1938 (Durham, North Carolina)
Often Known For
African-American figure, genre and sports painting
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|Biography from RoGallery.com:|
|Ernie Barnes' involvement with art began at an early age; however, when he reached high school his creative endeavors were temporarily detoured in his determination to become a successful athlete. In part this change was a response to the demands of peer pressure, which can be so strong at that age. He graduated from his high school a hero and star football player, and with a choice of 26 full athletic scholarships. He chose North Carolina Central University and a major in art. After college, he continued in a professional athletic career, but never let his love for football overshadow his love for art. Football gave him an enormous satisfaction of achievement, of being able to do something extremely difficult, and do it well. Art, however, allowed him the privilege to interpret for the public his concepts of the relationship between art and life.|
In 1966, Ernie Barnes retired from football to commit himself to his art. His athletic career made a special contribution to his sensibility and his art, and he often weds physical with artistic expression. Many of his subjects are satirical, and he uses exaggeration, and even caricature, to enhance their mood, humor and physical vitality. Usig dramatic-comic vision, Barnes hopes that human figures will play out their roles in a contemporary scenario in a manner that is both entertaining and finely executed.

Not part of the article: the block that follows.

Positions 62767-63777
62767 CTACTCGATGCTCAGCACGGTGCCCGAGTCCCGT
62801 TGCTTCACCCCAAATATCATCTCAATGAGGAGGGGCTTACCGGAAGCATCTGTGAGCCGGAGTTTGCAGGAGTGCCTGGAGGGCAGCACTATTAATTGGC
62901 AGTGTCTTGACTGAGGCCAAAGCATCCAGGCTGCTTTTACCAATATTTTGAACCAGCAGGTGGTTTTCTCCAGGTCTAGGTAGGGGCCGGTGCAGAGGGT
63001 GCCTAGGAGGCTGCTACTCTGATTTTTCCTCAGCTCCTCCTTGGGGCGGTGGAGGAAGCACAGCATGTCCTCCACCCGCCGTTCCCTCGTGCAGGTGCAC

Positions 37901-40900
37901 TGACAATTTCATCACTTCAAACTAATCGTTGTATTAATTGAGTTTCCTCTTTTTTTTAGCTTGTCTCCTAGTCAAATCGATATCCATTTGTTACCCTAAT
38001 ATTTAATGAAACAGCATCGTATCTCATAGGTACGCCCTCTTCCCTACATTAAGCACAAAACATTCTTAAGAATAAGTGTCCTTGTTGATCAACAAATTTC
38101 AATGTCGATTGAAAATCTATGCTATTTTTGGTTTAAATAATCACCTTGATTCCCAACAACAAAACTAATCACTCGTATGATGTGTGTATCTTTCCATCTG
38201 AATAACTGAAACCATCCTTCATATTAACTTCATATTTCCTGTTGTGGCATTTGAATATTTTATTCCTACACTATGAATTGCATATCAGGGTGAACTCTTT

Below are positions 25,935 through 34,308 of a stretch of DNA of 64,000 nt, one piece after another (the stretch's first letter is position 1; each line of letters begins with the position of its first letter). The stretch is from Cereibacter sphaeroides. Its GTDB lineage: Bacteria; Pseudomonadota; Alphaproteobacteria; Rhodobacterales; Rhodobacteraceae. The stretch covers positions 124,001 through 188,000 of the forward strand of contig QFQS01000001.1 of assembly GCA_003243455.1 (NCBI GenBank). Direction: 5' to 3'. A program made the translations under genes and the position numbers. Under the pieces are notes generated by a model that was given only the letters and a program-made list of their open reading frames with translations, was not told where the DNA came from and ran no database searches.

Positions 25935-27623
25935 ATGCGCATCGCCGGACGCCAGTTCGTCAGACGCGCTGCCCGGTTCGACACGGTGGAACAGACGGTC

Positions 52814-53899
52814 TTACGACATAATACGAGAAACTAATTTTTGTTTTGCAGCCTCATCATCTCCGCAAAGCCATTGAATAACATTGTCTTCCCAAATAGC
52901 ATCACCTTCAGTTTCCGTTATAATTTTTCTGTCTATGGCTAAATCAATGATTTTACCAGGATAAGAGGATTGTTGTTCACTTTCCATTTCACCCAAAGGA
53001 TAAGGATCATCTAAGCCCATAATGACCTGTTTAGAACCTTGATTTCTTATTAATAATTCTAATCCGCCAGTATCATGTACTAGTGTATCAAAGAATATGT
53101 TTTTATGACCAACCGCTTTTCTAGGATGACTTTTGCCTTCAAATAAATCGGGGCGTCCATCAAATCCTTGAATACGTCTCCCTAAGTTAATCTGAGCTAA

* INDIVIDUAL EXHIBITIONS 1979
o North Carolina Museum of Art, Raleigh, North Carolina
o City Museum, Cedar Rapids, Iowa
o Bedford Stuyvesant Restoration Center, Brooklyn, N.Y
o North Carolina Central University, Durham, North Carolina
o Museum of African Arts, Washington, D.C.
o High Museum, Atlanta, Georgia
o Science and Industry Museum, Los Angeles, Cal.
o Elizabeth City State University, Elizabeth City, North Carolina
o Agra Gallery, Washington, D.C.
o Mckenzie Gallery, Los Angeles, California
o Mckenzie Gallery, Los Angeles, California
o Grand Central Art Gallery, New York
* PERMANENT COLLECTIONS
*The Estate of Ambassador John Akar, Sierra Leone, West Africa
* Secretary of the Army and Mrs. Clifford Alexander, Washington, D.C.
* Mr. and Mrs. Harry Belafonte, New York
* Mr. and Mrs. Joey Bishop, Beverly Hills, California
* Mr. and Mrs. Julian Bond, Atlanta, Georgia
* The Honorable and Mrs. Tom Bradley, Los Angeles, California
* The Honorable John Conyers, Detroit, Michigan
* Mr. and Mrs. William Cosby, Beverly Hills, California
* Mr. and Mrs. Howard Cosell, New York
* Mr. and Mrs. Sammy Davis, Jr., Beverly Hills, California
* Mr. Alex Haley, Los Angeles, California
* The Honorable James Hawkins, Durham, North Carolina
* Mr. and Mrs. Charlton Heston, Beverly Hills, California
* The Honorable Maynard Jackson, Atlanta, Georgia
* Mrs. Ethel Kennedy, McLean, Virginia
* Mr. and Mrs. Steve Lawrence, Beverly Hills, California
* Mr. and Mrs. Norman Lear, Beverly Hills, California
* Mr. and Mrs. Dick Martin, Beverly Hills, California
* Mr. and Mrs. Dean Martin, Beverly Hills, California
* The Honorable H.M. Michaux, Durham, North Carolina
* Mr. and Mrs. Jack Murphy, San Diego, California
* Mr. Ryan O'Neill, Beverly Hills, California
* Mr. Jack Palance, Malibu, California
* Mr. and Mrs. Sidney Poitier, Beverly Hills, California
* Mr. Burt Reynolds, Bel Air, California
* Mr. Richard Roundtree, Beverly Hills, California